But let’s widen our perspective a little bit. KLM Royal Dutch Airlines, the flag carrier for the Netherlands, had been begging people to come to Amsterdam since the day the Russians took over the Reichstag in 1945. KLM was so aggressive about Dutch tourism that they were frequently hauled before the International Air Transport Association for violations of kickback rules, fare-cutting rules, government subsidies, and unfair trade practices that made it possible for people like me to fly New York–Amsterdam for $150 and then pop over to my final destination with a virtually free KLM flight within the borders of Europe. Every time Americans would squawk about KLM’s special privileges, Dutch officials would play coy and act like it was their due. Of course they should be allowed to fly to New York, Los Angeles, Chicago, Washington, and San Francisco. After all, Pan American World Airways, the United States’ flag carrier, was allowed to fly to Amsterdam, Rotterdam, Utrecht, Eindhoven, and Tilburg. KLM was essentially an elaborate government hoax, subsidized to the gills and designed for one purpose: to promote Amsterdam tourism.
The Netherlands was essentially playing the Las Vegas game: We’re not telling you to come here to be naughty, but we won’t tell anyone if you are. I was never much of a druggie, but I had plenty of friends who were, and they were talking about blends and strains and all the minutiae of both marijuana and hashish long before it became blogging material for El Lay hipsters. Where did they get that deep-dive level of cannabis info? Amsterdam. Where did they go for commercial sex with Baltic blondes? Guess.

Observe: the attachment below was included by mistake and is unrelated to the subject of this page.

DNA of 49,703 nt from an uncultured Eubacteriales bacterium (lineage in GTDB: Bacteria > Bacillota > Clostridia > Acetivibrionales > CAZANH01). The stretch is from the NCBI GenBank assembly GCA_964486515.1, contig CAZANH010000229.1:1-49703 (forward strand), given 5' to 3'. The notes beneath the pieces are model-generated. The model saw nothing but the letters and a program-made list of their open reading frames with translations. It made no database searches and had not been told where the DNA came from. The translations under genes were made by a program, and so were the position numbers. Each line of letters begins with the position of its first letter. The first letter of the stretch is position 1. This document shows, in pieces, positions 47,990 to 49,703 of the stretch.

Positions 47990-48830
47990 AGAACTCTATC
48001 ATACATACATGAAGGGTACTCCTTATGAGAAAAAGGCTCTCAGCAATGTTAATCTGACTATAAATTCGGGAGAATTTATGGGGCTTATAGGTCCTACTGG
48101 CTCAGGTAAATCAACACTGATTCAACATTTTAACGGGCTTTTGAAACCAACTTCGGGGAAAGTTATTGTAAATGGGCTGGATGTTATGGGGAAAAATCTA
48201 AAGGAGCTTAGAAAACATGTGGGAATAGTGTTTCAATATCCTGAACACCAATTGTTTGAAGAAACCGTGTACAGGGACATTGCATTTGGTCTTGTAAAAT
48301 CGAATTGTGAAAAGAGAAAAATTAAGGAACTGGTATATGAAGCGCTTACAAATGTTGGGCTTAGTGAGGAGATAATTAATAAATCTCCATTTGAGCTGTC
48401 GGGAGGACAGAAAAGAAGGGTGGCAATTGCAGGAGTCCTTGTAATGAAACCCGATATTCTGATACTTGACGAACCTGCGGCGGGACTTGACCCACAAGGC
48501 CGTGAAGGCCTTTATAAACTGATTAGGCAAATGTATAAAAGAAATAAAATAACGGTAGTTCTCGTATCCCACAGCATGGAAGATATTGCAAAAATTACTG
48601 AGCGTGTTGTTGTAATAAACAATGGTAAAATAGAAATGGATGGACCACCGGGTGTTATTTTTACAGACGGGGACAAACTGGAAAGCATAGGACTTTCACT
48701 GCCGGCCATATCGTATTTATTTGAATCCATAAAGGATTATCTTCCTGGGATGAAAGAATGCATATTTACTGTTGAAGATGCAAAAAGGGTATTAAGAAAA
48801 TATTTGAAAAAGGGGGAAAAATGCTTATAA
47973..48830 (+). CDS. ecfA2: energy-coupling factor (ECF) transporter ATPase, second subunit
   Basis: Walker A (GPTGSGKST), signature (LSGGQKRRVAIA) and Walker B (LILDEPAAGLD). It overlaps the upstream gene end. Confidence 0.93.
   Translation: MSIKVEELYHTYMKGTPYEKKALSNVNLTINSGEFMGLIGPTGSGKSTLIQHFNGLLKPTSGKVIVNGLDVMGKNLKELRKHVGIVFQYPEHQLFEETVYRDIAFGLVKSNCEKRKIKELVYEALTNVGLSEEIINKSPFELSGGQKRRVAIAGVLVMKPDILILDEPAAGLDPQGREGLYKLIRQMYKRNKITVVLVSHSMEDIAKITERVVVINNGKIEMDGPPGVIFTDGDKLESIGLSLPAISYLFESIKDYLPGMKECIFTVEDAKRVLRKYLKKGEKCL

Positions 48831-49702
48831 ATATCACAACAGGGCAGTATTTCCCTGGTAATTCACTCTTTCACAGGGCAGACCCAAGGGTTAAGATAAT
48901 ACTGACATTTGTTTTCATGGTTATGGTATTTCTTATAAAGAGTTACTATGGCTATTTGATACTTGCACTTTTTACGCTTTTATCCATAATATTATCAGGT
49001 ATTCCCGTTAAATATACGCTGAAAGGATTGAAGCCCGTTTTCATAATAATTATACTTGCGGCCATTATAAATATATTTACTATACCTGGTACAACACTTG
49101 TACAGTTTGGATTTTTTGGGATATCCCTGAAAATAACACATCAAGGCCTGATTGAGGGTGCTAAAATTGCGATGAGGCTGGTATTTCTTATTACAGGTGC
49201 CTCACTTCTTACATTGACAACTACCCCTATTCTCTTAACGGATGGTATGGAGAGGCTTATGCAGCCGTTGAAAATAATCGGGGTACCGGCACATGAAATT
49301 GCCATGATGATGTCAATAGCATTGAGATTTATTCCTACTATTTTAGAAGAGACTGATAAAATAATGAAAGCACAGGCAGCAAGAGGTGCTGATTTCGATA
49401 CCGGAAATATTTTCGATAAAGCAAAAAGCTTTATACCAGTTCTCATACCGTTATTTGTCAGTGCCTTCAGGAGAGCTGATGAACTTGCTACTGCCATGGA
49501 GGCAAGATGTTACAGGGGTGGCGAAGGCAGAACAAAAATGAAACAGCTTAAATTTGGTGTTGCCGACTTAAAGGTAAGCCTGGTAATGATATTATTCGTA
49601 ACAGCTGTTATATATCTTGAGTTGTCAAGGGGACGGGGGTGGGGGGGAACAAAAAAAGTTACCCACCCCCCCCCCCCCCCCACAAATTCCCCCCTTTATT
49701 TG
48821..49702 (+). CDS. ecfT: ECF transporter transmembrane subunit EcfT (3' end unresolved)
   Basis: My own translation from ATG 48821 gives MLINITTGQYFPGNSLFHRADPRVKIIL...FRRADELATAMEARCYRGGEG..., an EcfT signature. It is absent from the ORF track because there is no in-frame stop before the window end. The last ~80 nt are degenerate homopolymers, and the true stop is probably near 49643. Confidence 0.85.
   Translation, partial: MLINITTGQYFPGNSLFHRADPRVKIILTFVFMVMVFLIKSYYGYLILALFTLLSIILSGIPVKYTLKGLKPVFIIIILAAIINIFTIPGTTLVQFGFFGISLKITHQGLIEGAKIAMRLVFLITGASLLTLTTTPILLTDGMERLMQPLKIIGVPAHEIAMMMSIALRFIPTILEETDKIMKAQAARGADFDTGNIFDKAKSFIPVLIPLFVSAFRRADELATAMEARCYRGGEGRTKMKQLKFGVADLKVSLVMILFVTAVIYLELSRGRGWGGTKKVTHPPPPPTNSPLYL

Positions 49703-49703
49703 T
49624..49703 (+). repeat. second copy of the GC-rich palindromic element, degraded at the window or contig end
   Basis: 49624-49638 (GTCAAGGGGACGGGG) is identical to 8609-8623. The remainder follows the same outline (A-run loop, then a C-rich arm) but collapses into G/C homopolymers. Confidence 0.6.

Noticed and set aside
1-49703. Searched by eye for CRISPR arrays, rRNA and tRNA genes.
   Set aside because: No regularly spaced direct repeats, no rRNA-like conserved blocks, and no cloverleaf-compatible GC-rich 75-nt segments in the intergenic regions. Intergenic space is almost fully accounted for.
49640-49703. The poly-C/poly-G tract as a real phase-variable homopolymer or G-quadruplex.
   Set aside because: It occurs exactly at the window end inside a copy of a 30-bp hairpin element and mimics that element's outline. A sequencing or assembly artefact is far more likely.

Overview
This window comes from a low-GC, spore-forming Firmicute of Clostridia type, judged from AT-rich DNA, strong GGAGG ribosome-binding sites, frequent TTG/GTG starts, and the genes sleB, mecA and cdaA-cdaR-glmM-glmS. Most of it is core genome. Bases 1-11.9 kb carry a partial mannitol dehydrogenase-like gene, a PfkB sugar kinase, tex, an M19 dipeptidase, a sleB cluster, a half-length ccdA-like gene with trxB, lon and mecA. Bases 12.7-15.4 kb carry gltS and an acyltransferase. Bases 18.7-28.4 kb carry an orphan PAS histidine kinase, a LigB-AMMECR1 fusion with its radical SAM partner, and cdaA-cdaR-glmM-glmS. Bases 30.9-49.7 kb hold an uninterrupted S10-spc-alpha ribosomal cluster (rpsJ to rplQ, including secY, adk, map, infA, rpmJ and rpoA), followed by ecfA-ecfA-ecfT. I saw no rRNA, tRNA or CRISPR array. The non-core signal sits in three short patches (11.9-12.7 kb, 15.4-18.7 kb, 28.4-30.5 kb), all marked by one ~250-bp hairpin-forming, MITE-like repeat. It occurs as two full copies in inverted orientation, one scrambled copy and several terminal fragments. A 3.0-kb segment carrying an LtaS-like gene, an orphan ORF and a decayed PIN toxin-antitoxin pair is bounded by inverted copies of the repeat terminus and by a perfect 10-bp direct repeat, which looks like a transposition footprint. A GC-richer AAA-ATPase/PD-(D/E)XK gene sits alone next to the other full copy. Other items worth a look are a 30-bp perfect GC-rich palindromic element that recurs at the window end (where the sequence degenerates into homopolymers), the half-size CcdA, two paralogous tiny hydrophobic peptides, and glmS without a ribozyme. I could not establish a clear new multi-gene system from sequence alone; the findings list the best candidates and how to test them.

Meanwhile, there was a constant barrage of Dutch publicity about the canals, the flowers, the slow food, the bicycle culture. (One of the current complaints is “too many bicycles,” meaning that the bicycles are for us, not the tourists. They’re basically complaining that the visitors cause bicycle jams.) The “paradise on Earth” narrative was never that accurate—Amsterdam has all the ills of any big city—but by keeping tourism confined to a certain picture-postcard area, they were able to carry off their story. (When describing the history of the Dutch fleet and its importance to trade, they fail to mention that Dutch ship captains were responsible for some of the worst atrocities against native populations in the world. These were the guys who wiped out the Pequots. They were violent and nasty.)
At any rate, since Amsterdam is now so prosperous that they no longer need the $91.5 billion, I would recommend that tourists seeking thrills in a cosmopolitan urban center consider joining me in Greenwich Village. I’ll be happy to direct you to the illegal, but safe, vices, and nobody will lecture you about where you choose to take selfies or whether you choose to ride a bicycle, use a scooter, commandeer a Segway, or rent a car. We know all about the Dutch. They ran this place for about forty years and were insufferable, arrogant, self-righteous greedy tyrants. It took about fifteen minutes for the English to kick ’em out in 1664, and since then everyone has been able to sing, dance, and smoke. Prostitution is still illegal—unlike in Amsterdam—but that’s because most of the girls are already friendly. (After all, we have aptly named Sex and the City tours.) More important, when the Dutch guy gets off the 4 train at the wrong stop or has trouble finding his way out of Kennedy Airport or starts to pay too much for that rip-off boat that goes to the Statue of Liberty, we tend to take pity on him and show him the New York shortcut. We don’t think there’s a limit on hospitality. We don’t think visitors are Soul Destroyers. We can deal with their needs and take their money and feel okay with it even when they clog up the sidewalks on 42nd Street. We consider them an asset. They can stay as long as they want. Ninety-nine percent of us were once tourists ourselves—tourists who decided to stay. Frightening, isn’t it?